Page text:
Moving from the countryside to the big city to pursue a basketball career is one thing. But INSEP Paris big man Jonathan Jeanne took a voyage of more than 6,700 kilometers from the Caribbean island of Guadeloupe to the French capital for the hardwood. And he was just 15 years old.
“I remember it was very difficult. In Guadeloupe I had my family, and when I arrived in France, I didn’t have them,” said Jeanne, who made the trip to France in September 2012. “My family could not go to France because it was so far away. It was so scary before, but now it’s normal for me.”
Jeanne and his family decided it would be best to send him to France and the INSEP Paris institute because of its great reputation of developing players. “My family said I played basketball very well and said I need to go to France because this is the best school for basketball,” Jeanne said of INSEP, which he will leave at the end of this season and play next year with Le Mans.
Jeanne is a giant of a man at 2.12 meters. Before basketball, he dabbled in Guadeloupe in soccer, athletics and swimming. But very soon it was all basketball. “I don’t have a number two. It’s just basketball for me. I don’t know what my second sport was, it’s too long ago,” Jeanne said.
Guadeloupe is the home country to several successful basketball players such as Johan Petro and Mickael Gelabale. In fact, the Pietrus brothers, Florent and Mickael, and Ludovic Vaty are all from his home commune of Les Abymes. Still, Jeanne said he doesn’t know those players personally. “I did not watch basketball growing up. I only started when I came to France,” he admitted.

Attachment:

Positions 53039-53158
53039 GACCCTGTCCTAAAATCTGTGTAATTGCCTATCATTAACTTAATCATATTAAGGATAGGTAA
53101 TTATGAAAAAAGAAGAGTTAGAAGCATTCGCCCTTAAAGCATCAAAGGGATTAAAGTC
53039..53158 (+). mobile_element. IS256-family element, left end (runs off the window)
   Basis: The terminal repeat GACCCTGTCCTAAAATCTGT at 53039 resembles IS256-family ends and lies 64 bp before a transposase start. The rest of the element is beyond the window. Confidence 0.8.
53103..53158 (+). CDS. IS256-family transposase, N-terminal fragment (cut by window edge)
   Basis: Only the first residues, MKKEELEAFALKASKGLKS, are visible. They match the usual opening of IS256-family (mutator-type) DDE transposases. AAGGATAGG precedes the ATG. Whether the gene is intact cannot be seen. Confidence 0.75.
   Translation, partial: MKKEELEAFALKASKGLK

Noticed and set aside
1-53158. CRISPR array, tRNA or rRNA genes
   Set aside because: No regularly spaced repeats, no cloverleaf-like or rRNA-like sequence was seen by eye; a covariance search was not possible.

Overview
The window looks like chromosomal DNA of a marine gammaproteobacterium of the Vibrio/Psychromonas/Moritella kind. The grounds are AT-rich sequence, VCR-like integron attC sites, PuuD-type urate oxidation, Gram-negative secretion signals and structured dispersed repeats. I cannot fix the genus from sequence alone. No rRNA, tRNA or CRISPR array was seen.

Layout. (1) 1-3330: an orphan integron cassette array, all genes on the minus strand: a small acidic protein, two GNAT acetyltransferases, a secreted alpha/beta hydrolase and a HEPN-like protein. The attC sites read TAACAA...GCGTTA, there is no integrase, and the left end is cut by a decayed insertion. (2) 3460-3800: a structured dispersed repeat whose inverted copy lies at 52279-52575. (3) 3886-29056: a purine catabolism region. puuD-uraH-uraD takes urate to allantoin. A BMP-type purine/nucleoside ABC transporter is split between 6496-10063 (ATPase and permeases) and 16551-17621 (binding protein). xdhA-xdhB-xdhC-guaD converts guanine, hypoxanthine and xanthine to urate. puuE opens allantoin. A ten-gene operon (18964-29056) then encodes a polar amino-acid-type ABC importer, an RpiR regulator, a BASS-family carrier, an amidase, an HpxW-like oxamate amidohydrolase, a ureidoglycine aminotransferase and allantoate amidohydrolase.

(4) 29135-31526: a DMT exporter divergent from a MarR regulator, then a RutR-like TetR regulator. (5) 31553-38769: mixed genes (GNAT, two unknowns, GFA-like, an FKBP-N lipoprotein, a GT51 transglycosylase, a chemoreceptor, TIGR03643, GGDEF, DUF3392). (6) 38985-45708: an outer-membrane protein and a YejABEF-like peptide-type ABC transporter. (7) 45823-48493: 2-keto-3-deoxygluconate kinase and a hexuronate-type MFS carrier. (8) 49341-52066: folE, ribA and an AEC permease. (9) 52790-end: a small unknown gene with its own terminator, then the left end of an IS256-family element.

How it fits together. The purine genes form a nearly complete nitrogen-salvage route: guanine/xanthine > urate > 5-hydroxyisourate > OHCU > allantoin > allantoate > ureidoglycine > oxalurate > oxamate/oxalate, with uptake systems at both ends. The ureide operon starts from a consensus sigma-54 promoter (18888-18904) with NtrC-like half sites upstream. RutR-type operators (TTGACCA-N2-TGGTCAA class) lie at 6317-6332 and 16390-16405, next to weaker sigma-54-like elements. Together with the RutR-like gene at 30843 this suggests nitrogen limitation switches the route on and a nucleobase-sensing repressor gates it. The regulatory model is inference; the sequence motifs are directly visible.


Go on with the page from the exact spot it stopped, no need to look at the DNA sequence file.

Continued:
Adidas Next Generation Tournament fans who remember Jeanne from last season will hardly recognize him - besides of course his never-ending length. Jeanne has bulked up a little bit physically, but he improved his game even more and – most importantly – his confidence. Last season, he averaged 5.8 points, 1.4 rebounds, 1.6 turnovers and zero blocks in a total of 60 minutes of action. Jeanne spent the summer with the French national team and displayed flashes of what is possible, averaging 4.9 points, 4.3 rebounds and 1.1 blocks. His top games were 11 points and 8 rebounds against Japan and then 10 and 6 versus China.
“The Worlds gave me a lot of confidence to show I can play, I can shoot, I can drive. It was really good for me,” Jeanne said.
With the renewed confidence and some additional mass, Jeanne started to become a dominating force. With INSEP at the Kaunas qualifier, he averaged 14.0 points and 7.5 rebounds but also collected 1.8 assists, 1.5 steals and a menacing 2.8 blocks per game. “[Before,] I didn’t have time to play basketball. But now I have a job playing basketball and to prove to my family and friends that I can play.”
To prove to the family and friends he so missed when he first left Guadeloupe.